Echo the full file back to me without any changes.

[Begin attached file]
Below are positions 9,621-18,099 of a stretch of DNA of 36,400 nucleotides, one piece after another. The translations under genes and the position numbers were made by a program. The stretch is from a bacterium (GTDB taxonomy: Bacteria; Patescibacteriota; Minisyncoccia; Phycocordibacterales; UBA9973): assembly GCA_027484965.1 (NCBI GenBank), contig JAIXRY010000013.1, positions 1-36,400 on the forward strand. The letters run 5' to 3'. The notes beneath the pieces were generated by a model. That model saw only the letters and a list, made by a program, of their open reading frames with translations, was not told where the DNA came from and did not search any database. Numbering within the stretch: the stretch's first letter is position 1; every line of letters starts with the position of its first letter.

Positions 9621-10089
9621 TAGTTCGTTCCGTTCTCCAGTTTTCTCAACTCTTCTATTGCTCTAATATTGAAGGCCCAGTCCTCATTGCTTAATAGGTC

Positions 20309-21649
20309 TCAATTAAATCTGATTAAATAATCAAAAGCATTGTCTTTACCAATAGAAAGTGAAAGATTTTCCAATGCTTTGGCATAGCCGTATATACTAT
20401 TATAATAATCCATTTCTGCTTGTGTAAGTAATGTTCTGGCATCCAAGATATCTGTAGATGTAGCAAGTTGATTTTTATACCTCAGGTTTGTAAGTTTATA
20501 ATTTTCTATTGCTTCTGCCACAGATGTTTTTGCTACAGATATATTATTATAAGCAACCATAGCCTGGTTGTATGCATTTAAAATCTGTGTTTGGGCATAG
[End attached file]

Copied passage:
Below are positions 9,621-18,099 of a stretch of DNA of 36,400 nucleotides, one piece after another. The translations under genes and the position numbers were made by a program. The stretch is from a bacterium (GTDB taxonomy: Bacteria; Patescibacteriota; Minisyncoccia; Phycocordibacterales; UBA9973): assembly GCA_027484965.1 (NCBI GenBank), contig JAIXRY010000013.1, positions 1-36,400 on the forward strand. The letters run 5' to 3'. The notes beneath the pieces were generated by a model. That model saw only the letters and a list, made by a program, of their open reading frames with translations, was not told where the DNA came from and did not search any database. Numbering within the stretch: the stretch's first letter is position 1; every line of letters starts with the position of its first letter.

Positions 9621-10089
9621 TAGTTCGTTCCGTTCTCCAGTTTTCTCAACTCTTCTATTGCTCTAATATTGAAGGCCCAGTCCTCATTGCTTAATAGGTC

Positions 20309-21649
20309 TCAATTAAATCTGATTAAATAATCAAAAGCATTGTCTTTACCAATAGAAAGTGAAAGATTTTCCAATGCTTTGGCATAGCCGTATATACTAT
20401 TATAATAATCCATTTCTGCTTGTGTAAGTAATGTTCTGGCATCCAAGATATCTGTAGATGTAGCAAGTTGATTTTTATACCTCAGGTTTGTAAGTTTATA
20501 ATTTTCTATTGCTTCTGCCACAGATGTTTTTGCTACAGATATATTATTATAAGCAACCATAGCCTGGTTGTATGCATTTAAAATCTGTGTTTGGGCATAG